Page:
The Air Force Research Laboratory’s (AFRL) Blue Raven supercomputer is to execute artificial intelligence and machine learning algorithms for neuromorphic computing on airborne platforms (AFRL Photo)

The United States Air Force Research Lab (AFRL) in Rome, N.Y., is working to develop neuromorphic computing for possible fielding on a drone in the next five years.

AFRL is looking to use artificial intelligence (AI) and machine learning (ML) to boost processing power and give military operators analytical results, not raw data, to speed wartime decision making.

“Current technology and humans cannot keep up with the deluge of data from high resolution sensors on air platforms, and the data is too large to send on slow communications,” Albert Frantz, senior computer engineer in the high performance computing branch of AFRL’s Information Directorate, wrote in an email to sister publication Avionics International.  “If we can process the data on the air platform using AI/ML then we can communicate just what was found and not the raw data.”

In the 1980s, Carver Mead, a professor of engineering and applied science at the California Institute of Technology, introduced the neuromorphic computing concept. In 1986, Mead was one of two co-founders of Synaptics Inc., a company established to develop analog circuits based in neural networking theories for speech and vision recognition technologies. In 1990, he published his first work on neuromorphic electronic systems in Proceedings of the Institute of Electrical and Electronics Engineers (IEEE).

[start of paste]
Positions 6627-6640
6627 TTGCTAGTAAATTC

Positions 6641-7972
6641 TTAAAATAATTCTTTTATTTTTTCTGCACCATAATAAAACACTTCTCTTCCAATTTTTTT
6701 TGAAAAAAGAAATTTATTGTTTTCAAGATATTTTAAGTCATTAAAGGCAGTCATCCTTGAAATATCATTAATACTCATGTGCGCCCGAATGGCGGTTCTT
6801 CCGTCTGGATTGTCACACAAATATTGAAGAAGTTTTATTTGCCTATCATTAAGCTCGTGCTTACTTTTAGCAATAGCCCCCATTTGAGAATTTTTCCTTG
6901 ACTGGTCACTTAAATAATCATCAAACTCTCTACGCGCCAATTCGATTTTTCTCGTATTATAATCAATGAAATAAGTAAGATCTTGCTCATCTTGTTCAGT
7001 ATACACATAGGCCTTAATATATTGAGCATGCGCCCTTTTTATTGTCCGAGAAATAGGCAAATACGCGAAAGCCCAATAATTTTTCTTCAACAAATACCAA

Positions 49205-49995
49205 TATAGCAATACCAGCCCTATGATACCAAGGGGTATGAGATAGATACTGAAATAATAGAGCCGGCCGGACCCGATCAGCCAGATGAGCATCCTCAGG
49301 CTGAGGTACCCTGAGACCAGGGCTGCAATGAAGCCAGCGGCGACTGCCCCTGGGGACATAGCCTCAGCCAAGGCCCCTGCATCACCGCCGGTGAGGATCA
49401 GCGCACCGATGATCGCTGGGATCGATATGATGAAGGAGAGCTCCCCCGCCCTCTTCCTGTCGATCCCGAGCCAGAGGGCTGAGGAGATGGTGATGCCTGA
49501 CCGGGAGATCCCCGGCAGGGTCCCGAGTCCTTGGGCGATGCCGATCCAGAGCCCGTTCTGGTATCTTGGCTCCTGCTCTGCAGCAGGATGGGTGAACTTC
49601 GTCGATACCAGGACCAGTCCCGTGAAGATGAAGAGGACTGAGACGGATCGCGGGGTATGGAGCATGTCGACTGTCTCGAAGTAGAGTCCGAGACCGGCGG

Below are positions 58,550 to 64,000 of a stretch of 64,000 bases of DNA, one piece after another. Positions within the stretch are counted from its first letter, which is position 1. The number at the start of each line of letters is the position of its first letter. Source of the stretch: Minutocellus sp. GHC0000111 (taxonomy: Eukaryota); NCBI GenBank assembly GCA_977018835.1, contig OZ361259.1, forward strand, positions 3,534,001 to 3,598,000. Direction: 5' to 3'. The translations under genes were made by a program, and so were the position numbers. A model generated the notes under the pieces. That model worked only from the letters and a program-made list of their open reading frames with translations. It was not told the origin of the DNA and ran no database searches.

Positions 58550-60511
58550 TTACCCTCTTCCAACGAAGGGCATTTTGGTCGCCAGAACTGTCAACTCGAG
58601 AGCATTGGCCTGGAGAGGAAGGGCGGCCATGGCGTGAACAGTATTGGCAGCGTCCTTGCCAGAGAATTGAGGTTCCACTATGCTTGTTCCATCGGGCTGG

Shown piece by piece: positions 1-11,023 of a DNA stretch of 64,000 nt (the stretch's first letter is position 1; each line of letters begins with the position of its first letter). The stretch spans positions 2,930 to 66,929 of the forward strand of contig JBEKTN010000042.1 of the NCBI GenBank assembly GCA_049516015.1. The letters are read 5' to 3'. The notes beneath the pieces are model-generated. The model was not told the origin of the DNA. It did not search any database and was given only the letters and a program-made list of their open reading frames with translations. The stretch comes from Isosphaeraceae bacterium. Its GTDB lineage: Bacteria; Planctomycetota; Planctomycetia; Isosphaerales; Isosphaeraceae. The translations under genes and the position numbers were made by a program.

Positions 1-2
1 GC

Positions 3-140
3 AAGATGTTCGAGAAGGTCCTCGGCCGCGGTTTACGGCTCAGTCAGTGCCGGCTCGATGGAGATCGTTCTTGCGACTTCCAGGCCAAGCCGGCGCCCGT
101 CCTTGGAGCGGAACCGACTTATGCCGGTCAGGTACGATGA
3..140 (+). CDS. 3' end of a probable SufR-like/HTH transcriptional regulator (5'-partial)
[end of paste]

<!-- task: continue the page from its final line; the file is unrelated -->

“Neuromorphic computing mimics the  processing of neural networks in the brain,” Frantz wrote in his email to Avionics. “Neuromorphic computing architectures are necessary to achieve advanced and new capabilities in pattern recognition, event reasoning, robust decision making, adaptive learning, and autonomous tasking for energy efficient agile Air Force platforms.”

On July 19 last year, AFRL and IBM officially unveiled Blue Raven, what AFRL has called “the world’s largest neuromorphic digital synaptic supercomputer.”

“Today, challenges exist in the mobile and autonomous realms due to the limiting factors of size, weight, and power, of computing devices – commonly referred to as SWaP,” according to AFRL. “The experimental Blue Raven, with its end-to-end IBM TrueNorth ecosystem will aim to improve on the state-of-the-art by delivering the equivalent of 64 million neurons and 16 billion synapses of processing power while only consuming 40 watts – equivalent to a household light bulb.”

For the same SWaP, AFRL is “hoping to increase the processing by four orders of magnitude (10,000) times faster processing than we currently have,” according to Frantz.

Last year, AFRL awarded IBM $74 million of a possible $99 million for the project under a Broad Agency Announcement (BAA) for Robust and Efficient Computing Architectures, Algorithms, and Applications for Embedded Deep Learning. AFRL issued the BAA last year and updated it on Apr. 23.

“The contracts that were awarded late in [fiscal] 2019 will continue for three years into [fiscal] 2022,” Frantz wrote in his email to Avionics. “They used up all the funding we had for [fiscal] 2019, [fiscal] 2020, [fiscal] 2021 and [fiscal] 2022. Thus, we do not anticipate new awards this year, but we may or may not get funding in future years.”

Engineers and computer scientists at AFRL are to use Blue Raven to execute AI and ML algorithms.

The AFRL research and development under the BAA is “of a prototype nature, and fielding is likely 4-5 years away and potentially could go on any platform–likely unmanned first,” Frantz wrote in his email to Avionics.

In addition to AFRL, the Defense Research Projects Agency (DARPA) has been researching neuromorphic computing since 2008 when the agency began the Systems of Neuromorphic Adaptive Plastic Scalable Electronics (SyNAPSE) program.